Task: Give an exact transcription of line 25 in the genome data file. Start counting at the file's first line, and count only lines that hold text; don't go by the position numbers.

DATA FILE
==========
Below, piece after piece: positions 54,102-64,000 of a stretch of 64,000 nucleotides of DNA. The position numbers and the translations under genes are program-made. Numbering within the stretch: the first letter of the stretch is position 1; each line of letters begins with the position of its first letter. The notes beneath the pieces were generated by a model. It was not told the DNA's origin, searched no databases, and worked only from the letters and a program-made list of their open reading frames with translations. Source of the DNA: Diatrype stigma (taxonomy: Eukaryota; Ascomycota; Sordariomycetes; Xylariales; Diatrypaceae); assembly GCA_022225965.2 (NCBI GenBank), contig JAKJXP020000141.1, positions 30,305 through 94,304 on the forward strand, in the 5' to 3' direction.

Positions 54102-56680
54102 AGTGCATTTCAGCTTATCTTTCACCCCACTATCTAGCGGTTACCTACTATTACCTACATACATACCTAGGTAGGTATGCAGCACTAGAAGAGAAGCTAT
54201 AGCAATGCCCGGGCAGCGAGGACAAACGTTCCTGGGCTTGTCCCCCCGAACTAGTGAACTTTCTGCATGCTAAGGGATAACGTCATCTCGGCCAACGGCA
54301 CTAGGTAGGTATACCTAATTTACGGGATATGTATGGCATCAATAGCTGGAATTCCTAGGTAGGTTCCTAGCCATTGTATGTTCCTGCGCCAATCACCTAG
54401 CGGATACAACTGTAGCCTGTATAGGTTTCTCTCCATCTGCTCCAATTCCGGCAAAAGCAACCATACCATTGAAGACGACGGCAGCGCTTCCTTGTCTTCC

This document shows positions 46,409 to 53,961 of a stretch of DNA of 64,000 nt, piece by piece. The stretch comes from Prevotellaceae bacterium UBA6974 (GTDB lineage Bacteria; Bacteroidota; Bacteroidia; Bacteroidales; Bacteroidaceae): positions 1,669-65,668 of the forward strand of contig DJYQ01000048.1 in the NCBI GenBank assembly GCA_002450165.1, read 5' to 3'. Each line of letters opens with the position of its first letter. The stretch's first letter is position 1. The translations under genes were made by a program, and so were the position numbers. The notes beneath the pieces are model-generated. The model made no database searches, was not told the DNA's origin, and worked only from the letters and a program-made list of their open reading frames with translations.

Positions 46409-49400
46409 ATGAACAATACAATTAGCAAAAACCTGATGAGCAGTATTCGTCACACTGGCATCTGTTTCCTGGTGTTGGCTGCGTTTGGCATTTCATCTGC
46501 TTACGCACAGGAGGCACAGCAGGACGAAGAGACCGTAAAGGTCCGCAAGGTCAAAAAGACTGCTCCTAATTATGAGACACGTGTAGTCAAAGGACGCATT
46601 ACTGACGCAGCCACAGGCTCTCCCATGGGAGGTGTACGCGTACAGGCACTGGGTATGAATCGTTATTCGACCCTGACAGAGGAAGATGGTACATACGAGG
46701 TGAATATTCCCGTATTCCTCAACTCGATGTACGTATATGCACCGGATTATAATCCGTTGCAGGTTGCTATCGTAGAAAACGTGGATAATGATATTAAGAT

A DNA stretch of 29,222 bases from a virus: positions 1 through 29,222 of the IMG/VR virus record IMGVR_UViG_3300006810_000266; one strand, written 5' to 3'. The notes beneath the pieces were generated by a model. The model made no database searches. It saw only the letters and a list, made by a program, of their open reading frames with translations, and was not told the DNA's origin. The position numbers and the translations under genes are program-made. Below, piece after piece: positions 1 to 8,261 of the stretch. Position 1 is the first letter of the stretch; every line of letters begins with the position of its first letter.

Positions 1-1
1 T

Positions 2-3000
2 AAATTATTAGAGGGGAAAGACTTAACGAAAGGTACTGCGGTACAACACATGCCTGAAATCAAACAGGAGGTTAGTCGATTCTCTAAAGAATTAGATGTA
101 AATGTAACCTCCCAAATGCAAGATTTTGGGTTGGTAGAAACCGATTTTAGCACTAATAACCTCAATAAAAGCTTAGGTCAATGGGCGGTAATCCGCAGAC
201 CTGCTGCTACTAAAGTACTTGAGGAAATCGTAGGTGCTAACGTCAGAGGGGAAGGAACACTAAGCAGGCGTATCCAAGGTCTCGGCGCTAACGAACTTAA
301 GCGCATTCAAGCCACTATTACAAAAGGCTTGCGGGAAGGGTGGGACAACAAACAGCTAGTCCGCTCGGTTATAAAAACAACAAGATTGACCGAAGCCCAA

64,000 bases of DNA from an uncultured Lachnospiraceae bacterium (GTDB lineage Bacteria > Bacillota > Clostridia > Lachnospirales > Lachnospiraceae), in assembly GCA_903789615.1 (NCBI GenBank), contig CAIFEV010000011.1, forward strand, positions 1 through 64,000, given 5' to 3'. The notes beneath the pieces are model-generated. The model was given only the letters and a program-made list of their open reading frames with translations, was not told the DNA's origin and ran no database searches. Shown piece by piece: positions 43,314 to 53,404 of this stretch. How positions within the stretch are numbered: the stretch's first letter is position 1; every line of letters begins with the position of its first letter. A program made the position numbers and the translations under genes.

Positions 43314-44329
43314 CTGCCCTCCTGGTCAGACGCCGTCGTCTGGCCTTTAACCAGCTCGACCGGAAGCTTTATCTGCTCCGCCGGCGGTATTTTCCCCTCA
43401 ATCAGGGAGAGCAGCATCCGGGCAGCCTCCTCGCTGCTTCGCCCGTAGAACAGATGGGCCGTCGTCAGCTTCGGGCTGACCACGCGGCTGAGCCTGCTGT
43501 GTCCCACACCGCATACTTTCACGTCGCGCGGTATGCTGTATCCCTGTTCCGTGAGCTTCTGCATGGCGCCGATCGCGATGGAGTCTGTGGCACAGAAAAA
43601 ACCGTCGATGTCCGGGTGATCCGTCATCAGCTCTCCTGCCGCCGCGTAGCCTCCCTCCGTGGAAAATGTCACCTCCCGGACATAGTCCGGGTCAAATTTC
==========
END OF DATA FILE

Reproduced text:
43501 GTCCCACACCGCATACTTTCACGTCGCGCGGTATGCTGTATCCCTGTTCCGTGAGCTTCTGCATGGCGCCGATCGCGATGGAGTCTGTGGCACAGAAAAA